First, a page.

A truncation search allows you to search for several similar terms using one word. For example if you wanted to search for information on industry in China, using the search term
will return any results that include the words "industry", "industries", or "industrial".
Many databases use the asterisk * symbol for a truncation search; some may use a question mark ?. Check the help section of the database you're using to be sure, or ask a librarian.
例如，If you search for the exact phrase "pulse generator", the following title will be included in your results,
"Design of a Tunable All-Digital UWB Pulse Generator CMOS Chip for Wireless Endoscope,"
but not the title
"Helix antennas for generators of short high-voltage pulses".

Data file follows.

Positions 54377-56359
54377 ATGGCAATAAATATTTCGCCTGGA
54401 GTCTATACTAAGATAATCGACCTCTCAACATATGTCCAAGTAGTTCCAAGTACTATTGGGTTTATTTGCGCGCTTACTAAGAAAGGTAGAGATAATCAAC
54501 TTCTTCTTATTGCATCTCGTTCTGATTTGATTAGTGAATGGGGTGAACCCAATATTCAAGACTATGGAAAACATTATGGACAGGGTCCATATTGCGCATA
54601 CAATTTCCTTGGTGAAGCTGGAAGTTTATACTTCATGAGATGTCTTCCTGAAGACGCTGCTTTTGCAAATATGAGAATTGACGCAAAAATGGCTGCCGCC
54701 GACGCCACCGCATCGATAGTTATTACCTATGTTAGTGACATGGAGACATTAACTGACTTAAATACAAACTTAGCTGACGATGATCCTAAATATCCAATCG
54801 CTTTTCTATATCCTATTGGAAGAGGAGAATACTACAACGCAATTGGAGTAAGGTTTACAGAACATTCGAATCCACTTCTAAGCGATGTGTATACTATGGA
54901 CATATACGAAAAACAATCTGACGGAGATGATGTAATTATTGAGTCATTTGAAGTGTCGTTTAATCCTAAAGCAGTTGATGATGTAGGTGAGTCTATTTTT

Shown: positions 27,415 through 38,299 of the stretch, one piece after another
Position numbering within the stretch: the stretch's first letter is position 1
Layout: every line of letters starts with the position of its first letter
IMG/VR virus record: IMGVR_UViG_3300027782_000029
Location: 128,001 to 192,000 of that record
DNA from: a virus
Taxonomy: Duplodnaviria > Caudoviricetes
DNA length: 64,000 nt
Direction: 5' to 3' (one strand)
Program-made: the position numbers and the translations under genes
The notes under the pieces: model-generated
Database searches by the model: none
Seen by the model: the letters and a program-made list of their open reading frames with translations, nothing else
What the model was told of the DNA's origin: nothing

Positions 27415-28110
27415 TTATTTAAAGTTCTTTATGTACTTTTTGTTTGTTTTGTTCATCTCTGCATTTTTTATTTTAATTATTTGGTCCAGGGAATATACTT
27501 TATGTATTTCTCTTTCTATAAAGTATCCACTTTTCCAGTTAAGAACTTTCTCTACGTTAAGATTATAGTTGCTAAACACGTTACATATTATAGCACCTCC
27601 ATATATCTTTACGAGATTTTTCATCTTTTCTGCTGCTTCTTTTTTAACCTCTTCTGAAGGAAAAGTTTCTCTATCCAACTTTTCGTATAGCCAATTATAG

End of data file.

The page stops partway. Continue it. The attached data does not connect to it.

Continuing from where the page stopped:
几乎所有数据库都有引文功能(Cite)，可以帮助你自动完成编写不同的引文格式（Citation Format）: APA, MLA, Chicago style...
|Filters take a set of results and allow you to reduce the number by focusing on a specific area. Filters are helpful because you normally have more results returned from a search than you can read. Different databases have different types of filters, but you can usually filter your results by the following areas:|
|Content type: Also known as "source type" or "Document type," this limits by the type of publication of your results: journals, popular magazines, newspapers, conferences, etc. This example is from the IEEE Explore database.||
|Date of publication: This allows you to limit your results to more recent publications, or older articles for a historical perspective. This screenshot is from the Web of Science database.
|Full-text: if you need research articles right away and don't have time to wait for an inter-library loan item to arrive, you can limit your results to items whose entire content exists in the database and not just the abstract. this example is from the Academic Search Premier database.
|There are many other ways to limit your results; these are only a few examples.|